X Close



UCL events news and reviews


A widening European health divide…it’s enough to drive you to drink

By news editor, on 28 February 2012

Far from ‘closing the gap’ in life expectancy, health inequalities in Europe have deepened further. Drawing upon his forthcoming review of health inequalities in Europe, Michael Marmotargued that social inequalities, with their impact on life expectancy, should be at the top of the public agenda and we should place fairness at the heart of decision-making for health.

Integral to Marmot’s work is the graded relationship between social deprivation and a multitude of health outcomes. He reports that male life expectancy in the Russian Federation is 20 years less than in Iceland, but also highlights “huge differences within countries” and that “the gradient is increasing”.

Alcohol use: a cause or consequence of inequality?
What is driving the social gradient in health? Panel member Christopher Gerry stressed that “Alcohol matters”, and quoting Richard Peto said: “More than half of all deaths of people of working age in Russia are caused by alcohol.” But importantly, Gerry identified alcohol as just the proximate cause: “What makes people drink in the way that they do is the real question.”

Marmot was quick to distinguish between immediate causes and the underlying psychosocial mechanisms that drive unhealthy behaviours. In the case of Russia: “Some people are utterly convinced that alcohol plays a role, the main role” in health inequalities. But he disagreed, while acknowledging its role in violent deaths.

“People are feeling disempowered”
To support his argument, Marmot cited the ironically named HAPIEE Study (Health, Alcohol and Psychosocial factors In Eastern Europe) which identifies lack of control and an “effort-reward imbalance” as drivers of social inequality.

This research indicates that Russians feel little life control and have higher mortality rates as a result. Similarly, the ‘effort-reward imbalance’, the ever diminishing returns for the disenfranchised, links to depression. The greater the imbalance, the greater the depression: “People go out and kill themselves with alcohol. It’s part of the mechanism.”

“It’s not about East-West anymore”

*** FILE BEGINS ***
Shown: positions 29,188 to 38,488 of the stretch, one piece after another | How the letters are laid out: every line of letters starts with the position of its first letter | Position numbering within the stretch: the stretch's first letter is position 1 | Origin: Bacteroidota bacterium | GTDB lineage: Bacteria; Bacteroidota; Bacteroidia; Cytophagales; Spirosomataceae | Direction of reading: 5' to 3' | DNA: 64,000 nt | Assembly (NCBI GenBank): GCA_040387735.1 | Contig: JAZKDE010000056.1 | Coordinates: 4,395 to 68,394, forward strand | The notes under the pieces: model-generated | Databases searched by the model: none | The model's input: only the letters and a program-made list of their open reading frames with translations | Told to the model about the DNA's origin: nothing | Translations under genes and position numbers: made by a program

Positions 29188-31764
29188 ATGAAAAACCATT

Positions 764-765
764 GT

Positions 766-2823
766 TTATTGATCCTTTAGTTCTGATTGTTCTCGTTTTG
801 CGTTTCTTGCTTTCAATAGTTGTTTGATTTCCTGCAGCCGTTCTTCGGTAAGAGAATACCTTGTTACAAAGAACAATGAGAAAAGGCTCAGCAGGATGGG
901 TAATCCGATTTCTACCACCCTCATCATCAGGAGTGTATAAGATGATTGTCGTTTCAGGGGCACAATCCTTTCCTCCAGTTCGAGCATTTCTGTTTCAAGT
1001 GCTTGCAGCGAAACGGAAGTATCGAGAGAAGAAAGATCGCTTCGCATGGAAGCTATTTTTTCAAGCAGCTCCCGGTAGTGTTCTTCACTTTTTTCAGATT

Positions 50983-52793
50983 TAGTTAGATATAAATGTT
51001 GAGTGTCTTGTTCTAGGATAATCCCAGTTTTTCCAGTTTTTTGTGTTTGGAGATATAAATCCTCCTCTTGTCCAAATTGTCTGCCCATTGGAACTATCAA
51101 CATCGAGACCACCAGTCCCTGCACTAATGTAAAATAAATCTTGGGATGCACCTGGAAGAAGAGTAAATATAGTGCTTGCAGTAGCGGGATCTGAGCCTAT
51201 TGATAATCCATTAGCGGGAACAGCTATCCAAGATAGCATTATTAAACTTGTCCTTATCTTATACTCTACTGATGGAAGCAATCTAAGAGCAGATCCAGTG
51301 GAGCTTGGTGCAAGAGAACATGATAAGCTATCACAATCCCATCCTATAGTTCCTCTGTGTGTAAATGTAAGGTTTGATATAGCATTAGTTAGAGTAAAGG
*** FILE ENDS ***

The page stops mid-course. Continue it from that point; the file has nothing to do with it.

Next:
Shifting the focus, Anthony Costello pointed out that: “We’re talking about the East-West divide as if everything’s ok in the West, but we’re in the biggest crisis in western Europe in 70 years.”

He predicted that we will now see the same problems as in Russia in parts of western Europe: a progressively decreasing age peak for liver cirrhosis mortality in the UK and observations of changing patterns of drinking over time suggest he may be right.

Jolene Skordis-Worral believes this blurring of the East-West divide is compounded by the current UK policy environment and pointed out that the nature of the austerity measures in the UK stands in the way of fairness and health equity. “The implementation of austerity measures is not fair…We have to start accepting that it’s not right.”

Marmot was disparaging of the “synthetic fuss” raised recently about one banker’s bonus but thinks it reflects a growing awareness: “The public are not fooled, they know things are unfair”. But Skordis-Worral seemed despondent: she had hoped public expectation would change as a result of the banking crisis, but feels that in times of austerity we have just “turned back to capitalism”.

What can be done to bridge the health divide?
According to Marmot, we should invest in early child development, adopt a life course approach to build resilience within populations, promote social justice and take “a more explicit human rights approach to health”. He also advocated empowering individuals: “People need control over their lives”.

This combination of individual empowerment with fair and enabling health systems, the panel agreed, is the key to reducing health inequalities, with Skordis-Worral adding that even when people are empowered to take control of their health, if the quality of health services is inadequate a “capability gap” obstructs attempts to reduce inequalities.

Marmot concluded that “if you put fairness at the heart of all decision-making, health would improve and health inequalities would diminish.”

This blog was written by Jenny Saxton, PhD student (UCL Centre for International Health and Development) and reports on a symposium that took place on the 22nd February 2012.

The Speakers included: Professor Sir Michael Marmot, Director (UCL International Institute of Society & Health, and MRC Research Professor in Epidemiology), Professor Anthony Costello (Director, UCL Institute for Global Health), Dr Christopher J Gerry (Senior Lecturer in Political Economy UCL School of Slavonic and East European Studies) and Dr Jolene Skordis-Worrall (Lecturer in Health Economics, UCL Institute for Global Health).

Michael Marmot’s Review on the Social Determinants of Health and the Health Divide will be published later this year.

Photographs by Haoyang Zhao, UCLU Photosoc.

Leave a Reply